Saturday, September 19, 2015

This week in birds - #174

A roundup of the week's news of birds and the environment:


A Green Heron stands on a lily pad at Brazos Bend State Park. These handsome little herons are among the most common members of their family to be seen in this area, but it is always a treat to find one.
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It's becoming monotonous. Every month we get the report that last month was the hottest on record, and that trend continued in August. Separately, global oceans and global land temperatures for 2015 have been the highest recorded for any year in the period of January through August.

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Some of the birds that were painted by John James Audubon do not seem to have modern equivalents. Was the great Nature artist inaccurate in his depictions? Audubon magazine online explores the possibilities.

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In the early years of this century, there were two Monk Parakeets living in my neighborhood and making life more interesting for birders here. After about three years, they disappeared, perhaps food for predators or maybe they just moved on. But these interesting birds have colonized much of the country and are becoming fairly common in many areas, including Brooklyn, where a blogger writes about why the birds battle each other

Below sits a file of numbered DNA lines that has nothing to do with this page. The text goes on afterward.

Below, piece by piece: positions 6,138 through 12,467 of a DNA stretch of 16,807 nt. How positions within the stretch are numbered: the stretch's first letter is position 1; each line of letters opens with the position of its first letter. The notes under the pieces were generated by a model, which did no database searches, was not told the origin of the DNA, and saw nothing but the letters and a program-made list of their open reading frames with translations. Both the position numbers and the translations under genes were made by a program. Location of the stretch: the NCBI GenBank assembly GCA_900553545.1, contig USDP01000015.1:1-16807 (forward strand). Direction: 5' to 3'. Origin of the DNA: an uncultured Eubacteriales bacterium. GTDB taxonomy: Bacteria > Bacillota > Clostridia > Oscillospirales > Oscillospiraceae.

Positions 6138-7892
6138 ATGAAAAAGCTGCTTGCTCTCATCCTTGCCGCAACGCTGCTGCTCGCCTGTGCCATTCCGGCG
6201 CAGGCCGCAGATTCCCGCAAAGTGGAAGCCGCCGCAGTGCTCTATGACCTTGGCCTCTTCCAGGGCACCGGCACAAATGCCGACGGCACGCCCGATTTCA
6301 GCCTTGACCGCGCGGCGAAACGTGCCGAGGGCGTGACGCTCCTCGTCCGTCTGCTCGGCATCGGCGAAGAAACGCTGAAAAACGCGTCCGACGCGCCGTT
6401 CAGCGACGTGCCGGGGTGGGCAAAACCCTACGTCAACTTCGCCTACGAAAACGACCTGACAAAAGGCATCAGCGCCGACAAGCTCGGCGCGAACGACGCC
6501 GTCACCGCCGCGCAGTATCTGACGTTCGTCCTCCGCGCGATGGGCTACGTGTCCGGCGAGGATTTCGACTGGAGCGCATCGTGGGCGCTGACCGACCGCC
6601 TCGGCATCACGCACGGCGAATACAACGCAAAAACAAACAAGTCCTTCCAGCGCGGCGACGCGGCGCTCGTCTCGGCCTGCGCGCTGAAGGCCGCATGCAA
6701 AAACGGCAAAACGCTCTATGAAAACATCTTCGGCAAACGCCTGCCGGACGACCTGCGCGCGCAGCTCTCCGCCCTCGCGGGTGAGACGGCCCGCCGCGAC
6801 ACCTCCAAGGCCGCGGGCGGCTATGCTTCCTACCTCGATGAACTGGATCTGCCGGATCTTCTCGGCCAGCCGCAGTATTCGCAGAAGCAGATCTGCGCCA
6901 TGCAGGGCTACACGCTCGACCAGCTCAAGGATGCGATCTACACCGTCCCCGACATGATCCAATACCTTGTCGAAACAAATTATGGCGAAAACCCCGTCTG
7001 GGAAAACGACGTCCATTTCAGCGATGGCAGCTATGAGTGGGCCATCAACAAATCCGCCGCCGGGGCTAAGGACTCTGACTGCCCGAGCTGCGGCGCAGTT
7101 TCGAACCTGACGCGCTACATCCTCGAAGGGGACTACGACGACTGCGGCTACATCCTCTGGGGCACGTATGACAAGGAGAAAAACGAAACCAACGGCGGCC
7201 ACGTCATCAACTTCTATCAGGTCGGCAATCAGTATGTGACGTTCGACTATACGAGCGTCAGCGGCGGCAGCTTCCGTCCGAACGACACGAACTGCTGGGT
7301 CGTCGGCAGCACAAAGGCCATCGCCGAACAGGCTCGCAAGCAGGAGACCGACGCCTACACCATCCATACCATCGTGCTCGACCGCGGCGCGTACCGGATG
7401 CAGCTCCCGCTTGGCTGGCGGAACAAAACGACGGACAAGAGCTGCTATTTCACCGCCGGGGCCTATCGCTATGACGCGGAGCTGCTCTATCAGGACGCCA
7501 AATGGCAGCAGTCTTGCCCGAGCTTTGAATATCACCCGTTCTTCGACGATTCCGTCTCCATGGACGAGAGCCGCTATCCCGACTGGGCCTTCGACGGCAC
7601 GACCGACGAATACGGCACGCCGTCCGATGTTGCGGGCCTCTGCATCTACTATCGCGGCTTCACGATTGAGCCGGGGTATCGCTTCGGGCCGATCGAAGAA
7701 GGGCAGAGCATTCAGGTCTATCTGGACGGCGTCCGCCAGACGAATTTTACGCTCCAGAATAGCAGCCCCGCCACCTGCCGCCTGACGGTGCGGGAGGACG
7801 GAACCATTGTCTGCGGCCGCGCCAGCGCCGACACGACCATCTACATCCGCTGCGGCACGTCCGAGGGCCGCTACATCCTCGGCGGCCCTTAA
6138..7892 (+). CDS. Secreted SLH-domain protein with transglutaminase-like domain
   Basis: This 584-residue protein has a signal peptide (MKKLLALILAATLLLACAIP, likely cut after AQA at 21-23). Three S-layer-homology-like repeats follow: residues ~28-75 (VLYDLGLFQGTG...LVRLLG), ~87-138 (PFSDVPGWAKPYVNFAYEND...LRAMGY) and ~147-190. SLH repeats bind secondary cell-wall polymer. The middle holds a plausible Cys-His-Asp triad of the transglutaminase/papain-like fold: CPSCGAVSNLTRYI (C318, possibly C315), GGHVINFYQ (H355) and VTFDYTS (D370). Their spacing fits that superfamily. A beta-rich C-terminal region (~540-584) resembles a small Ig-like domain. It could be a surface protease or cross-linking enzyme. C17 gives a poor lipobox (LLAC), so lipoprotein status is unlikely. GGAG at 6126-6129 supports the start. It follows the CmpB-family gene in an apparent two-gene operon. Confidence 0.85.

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It has long been postulated that male birds with the brightest colors are advertising that they have the best genes for passing on to the next generation, making them more desirable as mates. But studies confirm that that is not always the case.

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Arctic sea ice appears to have reached its annual low point. This year's shrinkage makes it the fourth lowest for ice coverage since space-based observations began in 1978.

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It isn't often these days that we have good news to report about the Sage Grouse, but, in California, it seems that the grouse is doing relatively well and is maintaining genetic diversity, at least for now. 

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The effort to save the giant panda, the iconic animal of China, is having a ripple effect in the ecosystem there. It is also helping many other imperiled animals.

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The Sierra snowpack, from which the state of California derives much of its water, is now at a 500-year low. This is very bad news for the already parched state.

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Common Loon pairs tend to remain faithful to their nest site year after year, even if they encounter heavy predation on the chicks at that site. Perhaps that is the definition of loon-acy?

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On August 5, three million gallons of water laced with cadmium, lead, arsenic, and other heavy metals poured out of the defunct Gold King Mine north of Silverton, Colorado. The toxic water entered the Animas River, which flows through the tourist city of Durango, and attracted national attention as it turned the Animas’s usually blue waters yellow and orange. Sadly, this is not such an unusual occurrence. Mining operations and petroleum products companies are well known for raping the land and leaving it hopelessly polluted, a mess for the EPA to try clean up with the limited funds and authority our congress will appropriate. Why should the government have to do this? Why should these companies not have to clean up their own messes? Maybe we should ask some of the presidential candidates that question.